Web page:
the means testing, they determine whether there
is a substantial abuse, they file a statement
within 10 days after the first meeting
with the creditors. They have powers. The trustee has the right
to strong-arm creditors to return the
debtor’s property. They have avoidance powers to
set aside certain transfers– an example would
be if someone were fraudulently
transferring property to try to avoid it becoming
part of the bankruptcy estate. Basically, the trustee stands
in the shoes of the debtor and can assert any lack of
capacity or lack of assent. The debtor isn’t permitted
to transfer property or make a payment that
favors or gives preference to one creditor
over another. For a trustee to
recover payment, the debtor must
be insolvent, and transferred property
for pre-existing debt within the
previous 90 days. You could also give
preferences to insiders. This avoidance power
of the trustee extends to transfers made within
one year before filing. Transfers that don’t
constitute preferences– for example, payment for
services within 15 days, a payment must be made in the
ordinary course of business, and generally it applies to
debts that are not pre-existing. And they have the power to
avoid a fraudulent transfers. There are some exemptions
for things that go in the bankruptcy estate. Here are some
of them. Equity and the debtor’s
residence, burial plot. I’ve heard this as a
“homestead exemption.” An interest in a motor
vehicle, personal goods. You don’t have to memorize
these dollar amounts. It just gives
you an idea. Jewelry, other property
listed in the statute, tools, life insurance
contract, and you just see some of the
other exempted-type property or rights in terms of
the homestead exemption. The idea is to provide
protection for home equity. There’s some requirements in
terms of residence and amount. The creditors do meet. The trustee calls
that meeting and examines
the debtor under oath. Creditors are claiming a
portion of the debtor’s estate, and each creditor must file
proof of that claim. You know, basically, if they
don’t file proof of the claim, then there is a problem later
when they attempt to go after the assets of the debtor
and they fail to respond. The debtor needs to file
a statement of intention regarding the
secured collateral. Distribute– you know,
we talked about this last time, in terms of who the secured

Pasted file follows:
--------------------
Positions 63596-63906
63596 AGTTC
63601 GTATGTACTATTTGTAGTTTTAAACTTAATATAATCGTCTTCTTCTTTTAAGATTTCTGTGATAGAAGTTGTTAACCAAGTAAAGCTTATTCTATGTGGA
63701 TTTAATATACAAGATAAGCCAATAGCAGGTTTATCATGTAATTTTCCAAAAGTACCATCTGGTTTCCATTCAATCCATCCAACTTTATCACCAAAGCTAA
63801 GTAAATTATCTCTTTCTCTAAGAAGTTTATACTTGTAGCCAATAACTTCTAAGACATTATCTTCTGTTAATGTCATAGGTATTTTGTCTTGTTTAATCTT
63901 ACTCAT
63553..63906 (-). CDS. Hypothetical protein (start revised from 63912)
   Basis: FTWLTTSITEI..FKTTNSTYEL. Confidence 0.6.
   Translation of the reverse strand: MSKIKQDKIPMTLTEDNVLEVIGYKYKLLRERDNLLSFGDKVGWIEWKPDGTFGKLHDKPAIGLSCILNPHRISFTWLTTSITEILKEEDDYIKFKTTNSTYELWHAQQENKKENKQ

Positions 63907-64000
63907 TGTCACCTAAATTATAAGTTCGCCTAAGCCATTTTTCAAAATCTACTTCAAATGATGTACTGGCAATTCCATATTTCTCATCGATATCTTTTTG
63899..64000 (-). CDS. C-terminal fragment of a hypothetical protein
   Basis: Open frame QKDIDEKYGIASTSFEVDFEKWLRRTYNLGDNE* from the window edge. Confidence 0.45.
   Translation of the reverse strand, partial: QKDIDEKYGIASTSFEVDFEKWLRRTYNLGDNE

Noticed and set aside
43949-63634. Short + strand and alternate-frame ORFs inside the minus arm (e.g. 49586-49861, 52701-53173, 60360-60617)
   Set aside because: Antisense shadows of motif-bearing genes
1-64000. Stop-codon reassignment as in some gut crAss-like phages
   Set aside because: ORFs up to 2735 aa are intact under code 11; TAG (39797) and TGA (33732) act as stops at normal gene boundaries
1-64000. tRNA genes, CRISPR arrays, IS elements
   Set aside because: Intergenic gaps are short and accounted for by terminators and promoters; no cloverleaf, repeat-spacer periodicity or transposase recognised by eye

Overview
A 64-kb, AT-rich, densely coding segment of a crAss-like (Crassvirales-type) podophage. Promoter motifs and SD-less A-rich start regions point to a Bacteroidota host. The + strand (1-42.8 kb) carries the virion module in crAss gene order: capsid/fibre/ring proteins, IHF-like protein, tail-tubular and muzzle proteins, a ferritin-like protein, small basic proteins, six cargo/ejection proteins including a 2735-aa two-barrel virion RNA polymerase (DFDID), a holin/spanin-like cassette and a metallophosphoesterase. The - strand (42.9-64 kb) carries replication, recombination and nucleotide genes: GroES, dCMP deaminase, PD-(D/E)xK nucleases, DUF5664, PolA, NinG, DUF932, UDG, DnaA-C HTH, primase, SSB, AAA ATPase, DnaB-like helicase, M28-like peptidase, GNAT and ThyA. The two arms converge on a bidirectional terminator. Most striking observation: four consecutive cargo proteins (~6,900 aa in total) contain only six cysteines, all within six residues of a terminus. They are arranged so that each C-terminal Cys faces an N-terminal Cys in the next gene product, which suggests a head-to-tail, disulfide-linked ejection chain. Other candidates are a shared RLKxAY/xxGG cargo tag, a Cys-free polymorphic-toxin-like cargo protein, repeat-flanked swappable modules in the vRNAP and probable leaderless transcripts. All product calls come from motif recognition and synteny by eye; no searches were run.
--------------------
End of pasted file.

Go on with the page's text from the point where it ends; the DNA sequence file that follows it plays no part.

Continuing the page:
versus unsecured creditors are. And the fact that
unsecured creditors are probably not going to
receive much or anything. They get what’s left over after
secured creditors are paid off. And this is just an exhibit
showing how that would work. And the image really
just describes the different types of
property that we mentioned– non-exempt property, properties that were
transferred to avoid the estate, after-acquired property
under the statute, proceeds and profit
from any of those things. And then, you know, it goes
first to secured creditors and then unsecured
creditors. And then, finally, if
there’s anything left over after all the debts
are paid, the debtor. So at the end of that,
they are discharged. And under all the
chapters of bankruptcy, “discharge” means an avoidance
or setting aside of debts. There are some exemptions
to this discharge. For example, back taxes,
borrowing to pay taxes. You know, it’s all
defined by statute, fraud, support generally,
retirement loans. And then, Chapter 11
is reorganization. This is usually for corporations
and other legal entities. The debtor and creditor
formulate a plan under which the debtor
pays a portion of his debt and it’s discharged. The same debtors are eligible
as under Chapter 7. There is “fast track”
Chapter 11. That’s for
small-business debtors. They have to have a certain
dollar amount in their estate. There are workouts, which
are private negotiations between a creditor
and debtors. The court can dismiss
or suspend the proceedings if it’s deemed prejudicial
to his creditors. Debtor in possession, where is the debtor
operates the business under court
supervision. They have the same
power as a trustee. The court also appoint
a trustee or receiver with strong-arm powers. And there’s what’s called
a “creditors committee.” And then, this kinda
outlines some of the things that would be in a
reorganization plan. Generally, it needs to
be fair and equitable, identify classes, and be able
to be carried out reasonably, adequate means
for execution, payment of tax claims
for five years. So this reorganization plan is filed within
120 days after the date. The relief order–
it’s accepted, it’s confirmed. The discharge is
binding on confirmation. You know, generally,
just know the difference between the different
chapters of bankruptcy in terms of who they
apply to, generally. For example, we talk about
Chapter 7 being liquidation, Chapter 11 being
reorganization, whereas Chapter 12 is
sometimes is referred to as for family farms,
fishermen. It defines what a
family farmer is. This is not just
small farm operations. And also, an individual
repayment plan under Chapter 13– this isn’t for partnerships
or corporations, and the statute gives
specific income amounts. There is a “good faith
requirement. Chapter 13– filing
the plans within 120 days after the order
for relief. You know, some of this is the
same across different chapters. Case 15.3 gives you a good
example of Chapter 13, and discharge.